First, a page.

One of my personal pet peeves happens when I ask a sales person a question and they don’t know the answer but give one of two responses:
- They shrug their shoulders and go on and talk about something else, or
- Invent an answer and then present it with absolute conviction.
When you are shopping at a store you can either overlook the naivety of what you are hearing or walk out and visit a competitor. This situation is exaggerated one hundred fold when the competition is located ten feet away in the next booth at a trade show. Here are a few ideas to incorporate into your future show plans:
No one knows everything about everything so the expectation is that even your seasoned sales people will occasionally be stumped. Not knowing an answer is okay. It’s a mistake to assume that years on the job arms staff with answers to obscure questions. Use your experienced senior staff. They may be able to help particularly with newer recruits. It is also important to remind your seasoned staff that newer recruits often have valuable ideas that should be listened to.
Develop an open culture
What is important in any business is a culture where people have the opportunity of sharing difficult questions with peers and managers in order to avoid being embarrassed in the future. Every manager should have a repository of questions that staff have faced in the past along with tips on how to answer them in the future. Then as part of the pre-show preparation ensure that each of your booth people review the questions and answers and if they have any concerns, encourage them to ask for clarification.
Balance the staff schedule
When you are planning your booth schedule ensure that you include both seasoned and less experienced staff members in the same shift. This might take a bit of persuasion because often staff members are more comfortable with colleagues they work with regularly. But when you intentionally mix your groups you give each staff member an amazing treasure trove of information.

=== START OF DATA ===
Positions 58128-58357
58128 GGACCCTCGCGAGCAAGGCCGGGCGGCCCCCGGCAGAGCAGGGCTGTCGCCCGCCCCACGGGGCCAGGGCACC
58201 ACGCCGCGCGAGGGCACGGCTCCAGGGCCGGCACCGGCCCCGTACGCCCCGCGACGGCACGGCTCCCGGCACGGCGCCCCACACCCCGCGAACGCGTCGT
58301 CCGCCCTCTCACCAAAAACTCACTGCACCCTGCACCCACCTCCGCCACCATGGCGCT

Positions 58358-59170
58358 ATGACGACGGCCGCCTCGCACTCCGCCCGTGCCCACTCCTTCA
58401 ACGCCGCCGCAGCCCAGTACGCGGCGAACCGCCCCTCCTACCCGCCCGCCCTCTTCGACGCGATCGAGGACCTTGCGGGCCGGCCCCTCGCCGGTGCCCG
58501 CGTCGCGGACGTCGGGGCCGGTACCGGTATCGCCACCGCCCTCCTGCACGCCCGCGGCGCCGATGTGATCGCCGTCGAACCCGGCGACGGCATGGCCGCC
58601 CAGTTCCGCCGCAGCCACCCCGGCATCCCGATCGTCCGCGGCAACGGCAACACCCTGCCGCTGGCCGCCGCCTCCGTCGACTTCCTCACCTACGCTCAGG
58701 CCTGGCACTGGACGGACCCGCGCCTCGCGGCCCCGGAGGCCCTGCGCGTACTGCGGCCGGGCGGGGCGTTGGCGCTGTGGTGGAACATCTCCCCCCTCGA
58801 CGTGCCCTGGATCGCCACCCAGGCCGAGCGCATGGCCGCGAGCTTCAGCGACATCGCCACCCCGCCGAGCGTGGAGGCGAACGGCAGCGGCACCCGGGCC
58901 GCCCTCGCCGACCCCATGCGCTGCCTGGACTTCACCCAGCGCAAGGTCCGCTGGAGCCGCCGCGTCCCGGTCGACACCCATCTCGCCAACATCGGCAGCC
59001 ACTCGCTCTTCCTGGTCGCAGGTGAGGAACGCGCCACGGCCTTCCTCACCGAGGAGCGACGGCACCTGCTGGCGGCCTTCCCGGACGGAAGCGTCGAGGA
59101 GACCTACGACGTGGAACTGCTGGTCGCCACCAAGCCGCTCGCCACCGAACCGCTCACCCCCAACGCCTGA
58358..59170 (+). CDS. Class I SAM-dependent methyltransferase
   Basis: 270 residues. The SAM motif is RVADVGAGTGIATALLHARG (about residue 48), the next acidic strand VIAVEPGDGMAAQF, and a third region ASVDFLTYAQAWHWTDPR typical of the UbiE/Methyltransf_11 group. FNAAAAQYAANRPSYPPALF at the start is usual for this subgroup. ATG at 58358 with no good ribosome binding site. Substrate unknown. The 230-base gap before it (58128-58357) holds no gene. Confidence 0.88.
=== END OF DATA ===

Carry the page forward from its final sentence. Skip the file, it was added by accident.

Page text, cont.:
When one staff member spots another saying the wrong thing to a customer they should be diplomatic about corrections, Barging into the conversation with a customer saying, “That’s not how we do it,” makes everyone look foolish and the customer will likely feel uncomfortable. It would be better to say nothing and wait until the customer leaves to correct the colleague out of earshot of other visitors.
At the end of each day debrief your booth staff. You can do it formally in a scheduled meeting or in a more relaxed setting where the day’s war stories can be told. Take notes at these briefings and keep track of ideas that will be of help not only for the next day but in future customer relations.
The value of the time taken to ensure that your customers get information that is relevant, timely and accurate is immeasurable.
© 2014 by Barry Siskind. Barry Siskind is author of Powerful Exhibit marketing. He is also President of International Training and Management Company who offers a number of services to exhibitors including the creation and implementation of a mystery-shopping program. Contact Barry at : firstname.lastname@example.org for more information.